For her main course, Ailbhe could not resist the cassoulet (£21,00) (one of a number of French classics on the menu) while I chose another of the menu items created especially for the exhibition: stuffed cabbage with Scottish pheasant and foie gras, sautéed girolles, parsnip puree (£21,00). The cassoulet was served topped with a confit duck leg and with a pasty on the side which we were told contained gesiers – a duck gizzard pasty. Ailbhe demolished the pasty but said the cassoulet was average, with the duck leg being not quite tender enough and the sausages in the cassoulet lacking some oomph – but a perfectly pleasant rendition nonetheless. I was similarly underwhelmed by my main, which consisted of a slice of cabbage and pheasant layered terrine plus some extra pheasant meat, served on parsnip puree with sauteed girolles and broad beans. I loved the puree, the girolles and the broad beans, but found the terrine to be somewhat bland with only the tiniest morsel of foie gras (I could literally only taste it in one mouthful). I also found the extra bit of pheasant to be rather dry and in need of more gravy – but the did get bonus points for pretty plating.
The desserts, happily, represented a return to the form. Ailbhe chose the dessert created for the exhibition: a parsnip and maple syrup cake, with clotted cream ice cream (£5.00). This consisted of thin layers of parsnip cake redolent with cinnamony Autumnal spices, sandwiched with a ganache and served in a pool of maple syrup. I found the dish rather sweet for my taste (although the ice-cream balanced the sweetness) but it was a hit with Ailbhe and Andrew (who had joined us for post-dinner drinks). But I preferred the dessert that I chose: a blackberry financier with green apple sorbet and raspberry coulis (£5,00). This dish had everything a dessert should have: the warmth of the financier contrasting with the cold of the sorbet; the slight crunch of the financier’s exterior contrasting with its soft interior; and its sweetness contrasting with the tartness of the sorbet and the coulis. And on top of all of that, it was pretty too – like prom queen who also happens to be a straight-A student!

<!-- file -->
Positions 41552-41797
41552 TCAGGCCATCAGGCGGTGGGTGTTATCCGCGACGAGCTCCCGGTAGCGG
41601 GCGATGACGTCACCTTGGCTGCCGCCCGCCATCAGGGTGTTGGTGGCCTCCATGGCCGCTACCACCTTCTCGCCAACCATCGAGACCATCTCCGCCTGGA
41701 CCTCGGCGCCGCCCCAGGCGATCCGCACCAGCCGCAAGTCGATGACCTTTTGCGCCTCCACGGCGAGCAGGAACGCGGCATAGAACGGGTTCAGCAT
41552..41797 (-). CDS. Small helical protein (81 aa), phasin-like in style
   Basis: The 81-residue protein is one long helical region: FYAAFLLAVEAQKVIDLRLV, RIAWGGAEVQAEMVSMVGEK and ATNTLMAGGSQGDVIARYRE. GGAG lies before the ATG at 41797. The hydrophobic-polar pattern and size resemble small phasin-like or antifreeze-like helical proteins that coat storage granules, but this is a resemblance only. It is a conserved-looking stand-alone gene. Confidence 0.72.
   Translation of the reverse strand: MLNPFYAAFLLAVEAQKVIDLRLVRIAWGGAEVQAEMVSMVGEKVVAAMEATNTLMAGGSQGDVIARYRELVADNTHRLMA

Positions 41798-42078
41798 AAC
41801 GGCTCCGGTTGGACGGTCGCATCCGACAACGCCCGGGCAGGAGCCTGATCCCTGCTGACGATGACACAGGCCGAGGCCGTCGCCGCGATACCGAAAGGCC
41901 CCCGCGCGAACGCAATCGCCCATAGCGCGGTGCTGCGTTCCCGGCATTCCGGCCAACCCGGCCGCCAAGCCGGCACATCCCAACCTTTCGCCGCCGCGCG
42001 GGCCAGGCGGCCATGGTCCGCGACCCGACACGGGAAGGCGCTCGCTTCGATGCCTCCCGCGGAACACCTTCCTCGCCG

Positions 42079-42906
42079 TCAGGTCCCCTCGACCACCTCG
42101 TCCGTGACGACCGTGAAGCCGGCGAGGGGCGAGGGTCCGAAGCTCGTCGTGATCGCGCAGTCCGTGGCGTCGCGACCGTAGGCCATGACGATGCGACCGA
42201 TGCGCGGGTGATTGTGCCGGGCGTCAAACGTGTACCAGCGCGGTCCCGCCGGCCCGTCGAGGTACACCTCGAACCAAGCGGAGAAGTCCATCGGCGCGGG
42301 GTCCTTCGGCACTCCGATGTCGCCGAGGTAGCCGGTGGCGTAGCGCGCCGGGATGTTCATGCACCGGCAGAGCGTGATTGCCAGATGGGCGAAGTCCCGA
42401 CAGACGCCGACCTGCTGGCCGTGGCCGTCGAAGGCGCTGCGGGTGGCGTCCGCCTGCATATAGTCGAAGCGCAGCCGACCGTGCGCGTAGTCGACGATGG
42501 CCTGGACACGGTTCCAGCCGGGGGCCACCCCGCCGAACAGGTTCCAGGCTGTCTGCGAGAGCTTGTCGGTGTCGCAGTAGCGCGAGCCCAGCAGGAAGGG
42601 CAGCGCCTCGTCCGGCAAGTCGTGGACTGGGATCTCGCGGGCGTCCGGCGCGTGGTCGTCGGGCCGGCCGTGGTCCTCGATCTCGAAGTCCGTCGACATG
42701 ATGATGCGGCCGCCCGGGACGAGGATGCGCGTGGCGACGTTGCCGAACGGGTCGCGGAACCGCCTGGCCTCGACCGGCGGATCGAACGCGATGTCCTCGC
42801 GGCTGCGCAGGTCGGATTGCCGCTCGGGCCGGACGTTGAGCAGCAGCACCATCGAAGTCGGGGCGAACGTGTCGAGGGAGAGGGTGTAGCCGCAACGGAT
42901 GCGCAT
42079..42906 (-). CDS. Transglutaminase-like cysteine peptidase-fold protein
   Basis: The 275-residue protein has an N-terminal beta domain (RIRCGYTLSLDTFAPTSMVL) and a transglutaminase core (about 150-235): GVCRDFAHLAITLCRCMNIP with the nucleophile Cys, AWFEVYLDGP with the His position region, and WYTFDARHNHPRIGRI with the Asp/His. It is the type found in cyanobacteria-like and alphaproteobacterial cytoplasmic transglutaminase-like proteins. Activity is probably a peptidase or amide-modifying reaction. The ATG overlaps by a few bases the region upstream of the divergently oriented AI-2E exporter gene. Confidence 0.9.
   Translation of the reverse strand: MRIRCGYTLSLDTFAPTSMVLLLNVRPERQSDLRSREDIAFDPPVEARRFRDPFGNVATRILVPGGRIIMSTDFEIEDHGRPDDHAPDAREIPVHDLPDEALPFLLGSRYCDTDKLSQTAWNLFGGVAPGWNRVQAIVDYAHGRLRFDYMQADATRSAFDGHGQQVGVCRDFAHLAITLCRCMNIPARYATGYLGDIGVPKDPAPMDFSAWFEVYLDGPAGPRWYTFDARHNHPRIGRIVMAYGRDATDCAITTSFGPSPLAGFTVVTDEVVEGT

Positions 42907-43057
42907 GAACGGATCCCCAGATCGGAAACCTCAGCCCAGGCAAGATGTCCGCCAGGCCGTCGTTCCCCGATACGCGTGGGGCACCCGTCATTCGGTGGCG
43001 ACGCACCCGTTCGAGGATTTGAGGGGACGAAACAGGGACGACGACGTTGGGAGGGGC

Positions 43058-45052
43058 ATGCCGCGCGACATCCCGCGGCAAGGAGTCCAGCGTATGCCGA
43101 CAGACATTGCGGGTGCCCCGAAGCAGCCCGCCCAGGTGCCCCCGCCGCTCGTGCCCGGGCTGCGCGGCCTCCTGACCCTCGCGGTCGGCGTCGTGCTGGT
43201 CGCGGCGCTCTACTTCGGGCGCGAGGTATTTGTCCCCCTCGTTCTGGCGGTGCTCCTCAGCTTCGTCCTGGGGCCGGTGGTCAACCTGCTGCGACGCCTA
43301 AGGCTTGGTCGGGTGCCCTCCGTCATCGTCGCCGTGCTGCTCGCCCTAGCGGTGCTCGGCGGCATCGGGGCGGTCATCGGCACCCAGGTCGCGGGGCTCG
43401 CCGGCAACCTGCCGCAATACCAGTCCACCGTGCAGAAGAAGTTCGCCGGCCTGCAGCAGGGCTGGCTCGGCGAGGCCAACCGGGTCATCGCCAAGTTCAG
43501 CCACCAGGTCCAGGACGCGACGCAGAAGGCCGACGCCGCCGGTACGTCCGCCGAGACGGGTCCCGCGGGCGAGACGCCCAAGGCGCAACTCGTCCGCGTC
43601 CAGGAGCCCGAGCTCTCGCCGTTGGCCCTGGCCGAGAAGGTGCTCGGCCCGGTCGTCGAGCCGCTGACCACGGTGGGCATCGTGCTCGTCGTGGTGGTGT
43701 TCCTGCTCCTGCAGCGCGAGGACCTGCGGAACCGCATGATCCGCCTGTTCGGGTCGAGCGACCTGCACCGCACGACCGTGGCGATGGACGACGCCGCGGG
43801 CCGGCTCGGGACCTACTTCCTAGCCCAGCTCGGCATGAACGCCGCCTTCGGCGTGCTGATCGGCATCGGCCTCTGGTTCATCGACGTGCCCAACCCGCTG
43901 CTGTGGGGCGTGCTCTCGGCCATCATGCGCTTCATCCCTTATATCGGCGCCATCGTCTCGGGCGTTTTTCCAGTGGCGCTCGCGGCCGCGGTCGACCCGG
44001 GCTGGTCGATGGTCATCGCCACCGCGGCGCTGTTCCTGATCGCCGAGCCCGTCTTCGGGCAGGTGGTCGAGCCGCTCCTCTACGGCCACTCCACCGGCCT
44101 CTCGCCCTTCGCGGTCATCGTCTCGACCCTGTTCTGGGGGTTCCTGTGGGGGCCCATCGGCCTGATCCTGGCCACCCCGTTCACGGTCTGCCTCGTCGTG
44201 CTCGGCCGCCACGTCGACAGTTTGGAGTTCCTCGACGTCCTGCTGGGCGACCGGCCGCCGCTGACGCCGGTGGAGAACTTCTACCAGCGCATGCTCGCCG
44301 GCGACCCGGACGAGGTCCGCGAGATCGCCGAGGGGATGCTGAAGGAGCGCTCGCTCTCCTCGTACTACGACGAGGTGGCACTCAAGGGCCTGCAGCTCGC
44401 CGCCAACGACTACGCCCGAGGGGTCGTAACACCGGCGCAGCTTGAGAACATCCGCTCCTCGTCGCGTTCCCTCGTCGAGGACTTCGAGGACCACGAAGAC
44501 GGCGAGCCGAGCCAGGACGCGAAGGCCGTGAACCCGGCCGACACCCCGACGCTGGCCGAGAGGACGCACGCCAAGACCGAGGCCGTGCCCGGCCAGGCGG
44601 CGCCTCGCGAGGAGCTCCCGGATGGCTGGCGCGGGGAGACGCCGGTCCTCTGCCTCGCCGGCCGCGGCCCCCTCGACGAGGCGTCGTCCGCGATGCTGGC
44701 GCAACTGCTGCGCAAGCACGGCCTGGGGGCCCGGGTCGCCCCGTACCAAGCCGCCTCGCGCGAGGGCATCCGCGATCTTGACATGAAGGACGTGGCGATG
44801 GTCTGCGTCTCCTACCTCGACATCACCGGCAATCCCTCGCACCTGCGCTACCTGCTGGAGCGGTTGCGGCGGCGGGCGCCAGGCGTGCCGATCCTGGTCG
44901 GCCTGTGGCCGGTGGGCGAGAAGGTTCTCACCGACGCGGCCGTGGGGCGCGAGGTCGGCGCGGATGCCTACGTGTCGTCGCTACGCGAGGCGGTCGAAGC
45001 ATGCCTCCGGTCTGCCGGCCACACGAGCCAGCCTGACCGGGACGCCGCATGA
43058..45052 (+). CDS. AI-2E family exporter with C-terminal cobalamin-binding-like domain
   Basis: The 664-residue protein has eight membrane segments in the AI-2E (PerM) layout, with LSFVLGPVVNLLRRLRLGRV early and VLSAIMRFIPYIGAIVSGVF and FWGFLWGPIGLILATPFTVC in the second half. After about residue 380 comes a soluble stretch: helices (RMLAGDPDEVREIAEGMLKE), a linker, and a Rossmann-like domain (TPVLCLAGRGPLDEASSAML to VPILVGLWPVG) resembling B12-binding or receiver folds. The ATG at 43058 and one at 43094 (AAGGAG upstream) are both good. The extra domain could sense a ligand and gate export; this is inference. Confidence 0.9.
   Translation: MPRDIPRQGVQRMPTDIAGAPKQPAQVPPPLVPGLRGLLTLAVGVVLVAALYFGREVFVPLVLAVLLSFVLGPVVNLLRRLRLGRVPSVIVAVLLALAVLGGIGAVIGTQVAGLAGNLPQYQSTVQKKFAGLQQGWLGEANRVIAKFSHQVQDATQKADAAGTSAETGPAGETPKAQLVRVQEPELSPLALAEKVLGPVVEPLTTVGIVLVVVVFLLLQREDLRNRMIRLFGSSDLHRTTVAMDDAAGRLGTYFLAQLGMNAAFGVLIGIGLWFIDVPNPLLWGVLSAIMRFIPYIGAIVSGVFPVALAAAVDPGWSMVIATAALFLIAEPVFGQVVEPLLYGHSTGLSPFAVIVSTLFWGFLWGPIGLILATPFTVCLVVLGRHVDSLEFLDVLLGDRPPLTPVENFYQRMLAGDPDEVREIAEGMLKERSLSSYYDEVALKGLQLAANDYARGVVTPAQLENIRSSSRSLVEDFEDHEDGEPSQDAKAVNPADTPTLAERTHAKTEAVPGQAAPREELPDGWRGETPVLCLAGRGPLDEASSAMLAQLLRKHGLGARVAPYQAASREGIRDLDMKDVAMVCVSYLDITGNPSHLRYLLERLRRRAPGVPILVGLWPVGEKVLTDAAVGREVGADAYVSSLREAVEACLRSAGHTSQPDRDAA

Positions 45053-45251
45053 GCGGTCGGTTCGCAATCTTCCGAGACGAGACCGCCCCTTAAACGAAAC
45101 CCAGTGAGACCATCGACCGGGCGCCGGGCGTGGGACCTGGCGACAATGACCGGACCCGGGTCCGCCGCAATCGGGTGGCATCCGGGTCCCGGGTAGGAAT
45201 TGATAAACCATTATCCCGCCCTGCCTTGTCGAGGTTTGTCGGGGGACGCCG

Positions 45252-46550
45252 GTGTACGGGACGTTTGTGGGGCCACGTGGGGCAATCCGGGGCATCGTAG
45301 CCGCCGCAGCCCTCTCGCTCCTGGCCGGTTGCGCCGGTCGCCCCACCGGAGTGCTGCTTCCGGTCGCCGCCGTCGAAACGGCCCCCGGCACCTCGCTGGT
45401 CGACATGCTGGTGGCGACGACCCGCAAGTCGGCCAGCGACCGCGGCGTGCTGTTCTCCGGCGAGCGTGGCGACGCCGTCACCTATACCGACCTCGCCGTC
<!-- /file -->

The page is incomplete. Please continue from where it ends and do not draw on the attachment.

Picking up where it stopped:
After dinner we strolled around taking more pictures of the rather lovely vegetable sculptures scattered throughout the public areas on the hotel’s ground floor.
Overall it was a most enjoyable evening in gorgeous surroundings with friendly and professional staff. I thought the democratically priced starters and desserts were outstanding, although the main courses we chose were not stellar. If I had not been there to taste the special exhibition dishes then I would have gone for their excellent steak which is some of the best in London (as I discovered on my previous visit!). I loved the idea of having the sculptures scattered randomly across a number of public rooms, encouraging a nose around the hotel and conversations about who had seen the cherry and where. If you want to come and visit to see the exhibition, you could dine as we did or take in the Balcon’s excellent value Marché Menu which is perfect for pre- or post-theatre dining. Alternatively, enjoy a signature Laroche cocktail which the bartender in the hotel’s St James Bar has created to accompany the exhibition, and which includes ingredients such as heirloom tomatoes, mushroom syrup, cucumber, rosemary and basil ice cubes. The special menu items and the Laroche cocktail will be on offer until the end of the exhibition, on 31 October 2014.
DISCLOSURE: I enjoyed this meal as a guest of the Sofitel St James but received no further remuneration. I was not required to write a positive review and all opinions expressed are my own.
The Balcon London (now Wild Honey)
Sofitel St James
8 Pall Mall